As Britain emerges from the pandemic and finds itself now dealing with the sizeable debt brought about by pandemic spending, Lucy Bushill-Matthews argues that a wealth tax, whilst seemingly controversial, is nothing new, and should be seriously considered.

It is almost inevitable that there will be increased taxes post-COVID. For too long, Britain has relied on incomplete – and sometimes unfair – ways to raise taxes. Income tax, National Insurance contributions or VAT can all unfairly place the heaviest burden on the poorest in society.

In the wake of a 'once in a generation' experiment in public spending, we should be just as daring in our taxation. We can create a fairer tax system, and get money pumping through the economy again, with a wealth tax. The idea behind a wealth tax is very simple; you tax people based on their total wealth, not just on their income. Wealth taxes are popular after crises, and post-Covid should be no different. Following the First and Second World Wars, 'capital levies' were successfully implemented in Japan, France and Germany.

But wealth taxes are not a 20th century invention. For much of human history and in many civilisations, they were the norm not the exception. In ancient Greece, a wealth tax known as the eisphora was levied on the richest Athenians. Within Islam, the concept of Zakat is an essential part of the religion, levying 2.5 per cent on assets. Key to their success was the consent of those it was levied upon.

Wealth taxes are the old normal, and one we should return to. The current reliance on income tax creates real unfairness. Two people earning £30,000 a year should not pay the same tax if one is a trust fund kid and the other has zero savings. If you wanted to design a tax system that extracts capital fairly from those who can afford it, our current system is certainly not the one you'd come up with.

Many politicians have flirted with this, even before the pandemic: prominent democrats like Bernie Sanders and Elizabeth Warren had been recommending a wealth tax years ago. After Covid, it is clear that something must change. In the tax year between 2020 and 2021, the British government collected approximately £793 billion, and spent £1.094 trillion; a deficit of £303 billion. This is hardly unique: The US is running on a deficit of $3.1 trillion, the greatest deficit since 1945.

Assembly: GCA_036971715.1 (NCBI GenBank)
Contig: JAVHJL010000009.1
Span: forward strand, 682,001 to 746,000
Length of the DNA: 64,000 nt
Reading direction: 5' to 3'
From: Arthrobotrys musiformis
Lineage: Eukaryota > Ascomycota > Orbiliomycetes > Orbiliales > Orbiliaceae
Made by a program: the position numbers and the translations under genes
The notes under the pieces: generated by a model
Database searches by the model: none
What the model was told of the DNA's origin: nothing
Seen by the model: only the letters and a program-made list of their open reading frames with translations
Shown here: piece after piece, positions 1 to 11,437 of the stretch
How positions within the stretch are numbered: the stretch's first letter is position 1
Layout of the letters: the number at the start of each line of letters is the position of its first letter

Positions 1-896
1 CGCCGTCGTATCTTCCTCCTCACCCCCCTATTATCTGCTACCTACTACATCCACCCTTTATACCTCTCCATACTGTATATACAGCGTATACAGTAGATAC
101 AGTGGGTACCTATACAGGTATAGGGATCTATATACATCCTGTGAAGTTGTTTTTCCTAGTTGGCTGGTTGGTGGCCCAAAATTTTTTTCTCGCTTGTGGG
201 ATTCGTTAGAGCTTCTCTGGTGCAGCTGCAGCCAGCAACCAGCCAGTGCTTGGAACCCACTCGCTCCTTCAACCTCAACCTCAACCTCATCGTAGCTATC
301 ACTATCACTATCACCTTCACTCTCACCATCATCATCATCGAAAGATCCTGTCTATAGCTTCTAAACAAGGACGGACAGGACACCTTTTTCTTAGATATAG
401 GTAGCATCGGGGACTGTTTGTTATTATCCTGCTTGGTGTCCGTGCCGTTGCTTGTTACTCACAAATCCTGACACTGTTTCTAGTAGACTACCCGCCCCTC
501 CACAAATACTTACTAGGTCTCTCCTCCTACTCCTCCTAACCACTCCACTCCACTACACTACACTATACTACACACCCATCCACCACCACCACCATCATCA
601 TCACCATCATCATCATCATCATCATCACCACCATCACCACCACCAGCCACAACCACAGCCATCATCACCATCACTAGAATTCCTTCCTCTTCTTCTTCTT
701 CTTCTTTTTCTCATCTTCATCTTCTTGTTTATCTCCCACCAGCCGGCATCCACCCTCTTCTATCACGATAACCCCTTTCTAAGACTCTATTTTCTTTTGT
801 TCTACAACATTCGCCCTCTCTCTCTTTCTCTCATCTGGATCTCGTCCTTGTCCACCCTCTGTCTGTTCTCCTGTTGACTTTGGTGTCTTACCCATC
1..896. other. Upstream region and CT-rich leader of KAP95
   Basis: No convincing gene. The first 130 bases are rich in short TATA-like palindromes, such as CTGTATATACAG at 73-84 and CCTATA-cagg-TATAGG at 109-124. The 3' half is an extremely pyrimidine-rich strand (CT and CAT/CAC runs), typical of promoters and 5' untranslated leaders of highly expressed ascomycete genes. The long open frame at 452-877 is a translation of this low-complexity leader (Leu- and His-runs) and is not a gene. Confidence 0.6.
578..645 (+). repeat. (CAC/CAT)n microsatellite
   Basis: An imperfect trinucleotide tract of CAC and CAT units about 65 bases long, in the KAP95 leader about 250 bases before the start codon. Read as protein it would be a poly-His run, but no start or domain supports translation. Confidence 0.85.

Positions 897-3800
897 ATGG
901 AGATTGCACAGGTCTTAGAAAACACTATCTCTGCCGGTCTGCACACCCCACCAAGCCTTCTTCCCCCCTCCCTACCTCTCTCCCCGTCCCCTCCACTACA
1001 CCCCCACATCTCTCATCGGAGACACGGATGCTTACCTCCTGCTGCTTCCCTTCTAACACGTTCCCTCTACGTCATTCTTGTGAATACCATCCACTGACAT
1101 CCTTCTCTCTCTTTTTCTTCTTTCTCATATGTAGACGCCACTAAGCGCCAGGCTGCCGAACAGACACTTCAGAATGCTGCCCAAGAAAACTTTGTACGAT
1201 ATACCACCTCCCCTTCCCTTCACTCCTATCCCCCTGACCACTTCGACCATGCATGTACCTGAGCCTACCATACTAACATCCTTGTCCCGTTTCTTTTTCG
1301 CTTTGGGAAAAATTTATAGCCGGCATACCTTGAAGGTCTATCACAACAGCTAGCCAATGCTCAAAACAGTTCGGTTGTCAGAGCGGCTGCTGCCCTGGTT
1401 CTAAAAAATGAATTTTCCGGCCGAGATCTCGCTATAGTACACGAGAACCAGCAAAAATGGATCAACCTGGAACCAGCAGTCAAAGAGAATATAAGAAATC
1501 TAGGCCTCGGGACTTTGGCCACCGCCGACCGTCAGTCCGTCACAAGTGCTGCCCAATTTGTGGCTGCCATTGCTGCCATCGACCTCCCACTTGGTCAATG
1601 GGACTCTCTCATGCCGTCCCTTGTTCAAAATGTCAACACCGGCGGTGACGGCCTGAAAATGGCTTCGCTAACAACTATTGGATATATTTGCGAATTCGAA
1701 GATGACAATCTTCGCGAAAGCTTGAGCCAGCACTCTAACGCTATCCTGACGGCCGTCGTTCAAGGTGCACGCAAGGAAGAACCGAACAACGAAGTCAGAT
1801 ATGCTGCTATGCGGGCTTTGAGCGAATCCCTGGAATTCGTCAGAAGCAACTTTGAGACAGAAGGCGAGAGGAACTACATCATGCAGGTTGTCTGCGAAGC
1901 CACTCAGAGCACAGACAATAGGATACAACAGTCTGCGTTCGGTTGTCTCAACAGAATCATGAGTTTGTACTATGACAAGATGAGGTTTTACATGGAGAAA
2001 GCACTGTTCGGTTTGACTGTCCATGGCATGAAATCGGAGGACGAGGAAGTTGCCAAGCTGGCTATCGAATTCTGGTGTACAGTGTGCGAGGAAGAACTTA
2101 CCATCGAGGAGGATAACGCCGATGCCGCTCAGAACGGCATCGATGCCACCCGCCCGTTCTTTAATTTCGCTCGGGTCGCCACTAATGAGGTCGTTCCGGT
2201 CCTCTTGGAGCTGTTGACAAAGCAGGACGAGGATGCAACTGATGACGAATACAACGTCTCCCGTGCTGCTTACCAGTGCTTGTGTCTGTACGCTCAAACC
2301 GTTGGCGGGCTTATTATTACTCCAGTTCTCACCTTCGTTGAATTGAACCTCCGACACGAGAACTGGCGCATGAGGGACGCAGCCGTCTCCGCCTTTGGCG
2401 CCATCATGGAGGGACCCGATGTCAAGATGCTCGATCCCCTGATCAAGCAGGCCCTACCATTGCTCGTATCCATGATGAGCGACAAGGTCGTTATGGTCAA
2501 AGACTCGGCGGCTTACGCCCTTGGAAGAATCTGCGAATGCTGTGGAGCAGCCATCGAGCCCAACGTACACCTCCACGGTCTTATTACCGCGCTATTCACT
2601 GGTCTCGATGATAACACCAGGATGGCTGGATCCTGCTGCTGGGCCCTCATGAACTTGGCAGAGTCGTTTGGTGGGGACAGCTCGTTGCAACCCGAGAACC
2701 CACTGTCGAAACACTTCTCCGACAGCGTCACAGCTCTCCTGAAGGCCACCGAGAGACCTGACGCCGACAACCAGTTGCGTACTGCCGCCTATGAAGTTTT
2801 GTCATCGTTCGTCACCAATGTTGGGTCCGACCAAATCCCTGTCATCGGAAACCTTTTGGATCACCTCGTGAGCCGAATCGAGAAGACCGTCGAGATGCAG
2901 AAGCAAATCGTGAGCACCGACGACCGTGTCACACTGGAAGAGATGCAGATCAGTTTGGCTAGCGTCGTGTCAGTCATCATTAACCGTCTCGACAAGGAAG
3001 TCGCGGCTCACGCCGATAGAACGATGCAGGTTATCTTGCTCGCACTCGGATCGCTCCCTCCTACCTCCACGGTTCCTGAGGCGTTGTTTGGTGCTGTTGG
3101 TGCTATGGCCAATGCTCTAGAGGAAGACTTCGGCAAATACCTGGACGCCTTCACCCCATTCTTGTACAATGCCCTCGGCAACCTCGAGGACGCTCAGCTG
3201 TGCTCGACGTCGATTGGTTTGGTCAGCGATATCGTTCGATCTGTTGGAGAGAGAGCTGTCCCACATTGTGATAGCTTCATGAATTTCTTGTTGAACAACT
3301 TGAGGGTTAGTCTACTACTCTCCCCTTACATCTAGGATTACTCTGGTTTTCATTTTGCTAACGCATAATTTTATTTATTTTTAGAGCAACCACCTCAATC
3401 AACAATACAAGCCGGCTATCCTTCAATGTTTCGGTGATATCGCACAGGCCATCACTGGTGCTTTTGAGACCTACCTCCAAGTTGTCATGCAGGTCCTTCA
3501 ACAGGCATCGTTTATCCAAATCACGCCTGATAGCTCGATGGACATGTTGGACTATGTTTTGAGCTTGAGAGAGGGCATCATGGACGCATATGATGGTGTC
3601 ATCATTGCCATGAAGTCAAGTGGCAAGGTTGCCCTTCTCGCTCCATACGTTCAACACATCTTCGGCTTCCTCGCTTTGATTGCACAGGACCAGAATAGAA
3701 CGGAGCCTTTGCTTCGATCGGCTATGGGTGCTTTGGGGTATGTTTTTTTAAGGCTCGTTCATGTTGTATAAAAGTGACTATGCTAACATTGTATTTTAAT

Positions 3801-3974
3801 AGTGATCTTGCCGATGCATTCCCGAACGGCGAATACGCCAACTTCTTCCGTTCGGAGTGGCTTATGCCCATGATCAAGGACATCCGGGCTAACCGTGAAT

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One model is Senator Warren's wealth tax, where she proposed a 2 per cent annual tax on wealth over $50 million, rising to 3 per cent for wealth over $1 billion. In the US, only 0.05 per cent of people would have to pay this tax, however it could have raised approximately $200 billion dollars. This would be enough to cut child poverty by 60 per cent, or pay for Bernie Sanders free college tuition plan three times over.

There is no question that our taxes will go up. The only question is which taxes, and for whom. The Wealth Tax Commission, established in the UK in the spring of 2020 provides a lower threshold recommendation that taxing people with a net worth of over £1 million at 1 per cent could raise £260 billion over five years. Through wealth taxes, relatively small contributions by an infinitesimally small number of people can have transformative effects on entire societies for generations to come.

But perhaps the biggest benefit of wealth taxes – and the one that can create cross-party support – is that they help stimulate economic growth. Wealth taxes turn liquid capital into a hot potato, you're incentivised to move it on, lubricating the veins of the economy. Less capital would be left to collect dust in savings accounts and more would flow to the businesses and communities that need it.

Another differentiator about wealth taxes is that they are simple and logical. Emma Chamberlain, Barrister at the Pump Court Tax Chambers, and visiting professor at LSE said

"My experience is that [rich people] are happy to pay, as long as the tax is simple to operate? The trouble is that our current way of taxing the wealthy is far too complicated leading to avoidance and resentment."

We may find it's not such an unpopular tax, even amongst the rich. In July 2020, a group of 83 of the world's wealthiest people formed a group called Millionaires for Humanity, which urged governments to tax them in response to the pandemic. New conditions require new thinking, and COVID-19 has torn up the rule book. The pandemic has triggered the biggest public spending experiment of our generation. It's time to experiment with the taxation that will fill that hole in our finances. We may find that a clear, logical and transparent wealth tax could prove to be both effective and popular, even amongst those who have to pay it.

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